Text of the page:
Sunday, April 1, 2012

The Trouble with Bliss

Why is it always the tone-deaf screenwriters who never shut up? There’s about 90 minutes of prattle in director Michael Knowles’ dreary and droopy-lidded 97-minute bomb about Morris Bliss (Michael C. Hall), a reactive-to-the-point-of-inertia thirtysomething who seems to do nothing but bump into quirky characters and get back into bed (which we watch him do... half a dozen times). Not one nanosecond of one scene, not one line of dialogue bears any relation to anything any flesh-and-blood person has ever said, or would say.

Lucy Liu plays a neighbor who works in marketing. She asks Morris to test a product, “you know that Mexican food, with the tomatoes and the white stuff.” “Salsa?” he asks. “Yeah, salsa.” An 18-year-old girl makes out with Morris once and sticks around the entire picture, subjecting us to monologues of skin-crawling verbosity and phoniness. “Did you bring me Brie?” he asks her. “No, it’s cheese. I think it’s French.” Have you stopped convulsing with laughter? These are New Yorkers, mind you, where kindergarteners know their Brie from their Camembert. The people in this movie are not only cheap fakes, they’re so dim as to be virtually non-functional.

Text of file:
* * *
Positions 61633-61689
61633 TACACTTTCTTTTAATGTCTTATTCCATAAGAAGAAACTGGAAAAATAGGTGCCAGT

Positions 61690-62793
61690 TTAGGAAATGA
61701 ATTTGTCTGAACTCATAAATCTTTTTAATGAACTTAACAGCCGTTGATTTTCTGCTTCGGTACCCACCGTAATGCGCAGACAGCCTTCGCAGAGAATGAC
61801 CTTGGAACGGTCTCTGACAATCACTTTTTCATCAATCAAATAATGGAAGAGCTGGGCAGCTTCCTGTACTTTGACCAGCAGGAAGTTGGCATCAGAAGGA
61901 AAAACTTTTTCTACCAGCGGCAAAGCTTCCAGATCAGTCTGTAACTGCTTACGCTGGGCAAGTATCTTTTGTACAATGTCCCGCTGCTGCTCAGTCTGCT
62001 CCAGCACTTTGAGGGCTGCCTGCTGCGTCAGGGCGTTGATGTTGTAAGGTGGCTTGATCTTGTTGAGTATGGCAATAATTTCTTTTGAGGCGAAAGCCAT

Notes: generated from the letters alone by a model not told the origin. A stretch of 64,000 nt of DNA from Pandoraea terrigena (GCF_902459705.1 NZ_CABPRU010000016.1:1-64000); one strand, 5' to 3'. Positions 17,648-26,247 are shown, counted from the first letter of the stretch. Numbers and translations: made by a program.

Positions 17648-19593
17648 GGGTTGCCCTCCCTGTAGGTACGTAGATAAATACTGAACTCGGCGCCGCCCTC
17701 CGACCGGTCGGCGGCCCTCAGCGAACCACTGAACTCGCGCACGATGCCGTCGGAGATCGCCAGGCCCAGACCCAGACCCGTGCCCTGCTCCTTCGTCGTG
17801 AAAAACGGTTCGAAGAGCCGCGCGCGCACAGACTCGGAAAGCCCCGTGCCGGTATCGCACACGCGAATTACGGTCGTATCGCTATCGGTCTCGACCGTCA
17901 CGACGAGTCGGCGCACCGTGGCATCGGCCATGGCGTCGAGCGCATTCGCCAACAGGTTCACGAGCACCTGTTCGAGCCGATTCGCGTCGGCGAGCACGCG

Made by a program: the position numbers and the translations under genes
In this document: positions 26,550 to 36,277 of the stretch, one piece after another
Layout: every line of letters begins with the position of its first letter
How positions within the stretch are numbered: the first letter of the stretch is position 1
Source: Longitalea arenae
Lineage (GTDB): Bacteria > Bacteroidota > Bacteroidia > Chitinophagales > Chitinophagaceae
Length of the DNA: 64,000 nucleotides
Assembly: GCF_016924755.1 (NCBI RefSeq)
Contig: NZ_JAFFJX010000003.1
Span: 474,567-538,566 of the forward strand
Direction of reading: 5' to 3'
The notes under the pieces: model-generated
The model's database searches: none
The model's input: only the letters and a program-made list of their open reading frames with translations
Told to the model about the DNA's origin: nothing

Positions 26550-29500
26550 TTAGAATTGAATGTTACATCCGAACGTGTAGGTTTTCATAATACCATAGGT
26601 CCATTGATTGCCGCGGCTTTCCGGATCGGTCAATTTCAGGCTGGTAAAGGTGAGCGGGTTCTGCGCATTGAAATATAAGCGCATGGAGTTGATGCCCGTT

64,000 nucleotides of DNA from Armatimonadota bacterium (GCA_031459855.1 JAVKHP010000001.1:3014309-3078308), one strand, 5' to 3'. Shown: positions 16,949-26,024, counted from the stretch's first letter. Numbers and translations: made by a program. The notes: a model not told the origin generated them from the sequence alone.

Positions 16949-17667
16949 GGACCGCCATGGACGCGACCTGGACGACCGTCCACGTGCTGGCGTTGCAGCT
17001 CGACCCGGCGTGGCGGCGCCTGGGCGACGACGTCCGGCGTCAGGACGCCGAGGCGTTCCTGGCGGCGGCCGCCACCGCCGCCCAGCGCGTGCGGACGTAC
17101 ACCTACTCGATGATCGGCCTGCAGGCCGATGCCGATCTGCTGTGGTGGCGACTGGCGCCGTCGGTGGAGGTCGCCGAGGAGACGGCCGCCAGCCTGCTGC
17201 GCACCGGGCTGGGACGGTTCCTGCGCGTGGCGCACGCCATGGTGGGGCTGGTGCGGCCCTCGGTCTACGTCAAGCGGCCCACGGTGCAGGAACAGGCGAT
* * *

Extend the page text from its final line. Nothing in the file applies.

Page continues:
Everyone in this movie is defined by his or her quirks. Where in a well-written movie a verbal tic – such as Annie Hall’s adorable “lah-di-dah” – can enhance and encapsulate the charm of a well-drawn character, in “The Trouble with Bliss” affectation replaces character. (Lucy Liu throws “right?” on the end of every sentence, which just makes her seem even less intelligent and real.) There are some smart and talented people involved in the making of this film. Did they never sit down and watch the dailies? Yearn for the characters to just stop talking? Smell the desperation?

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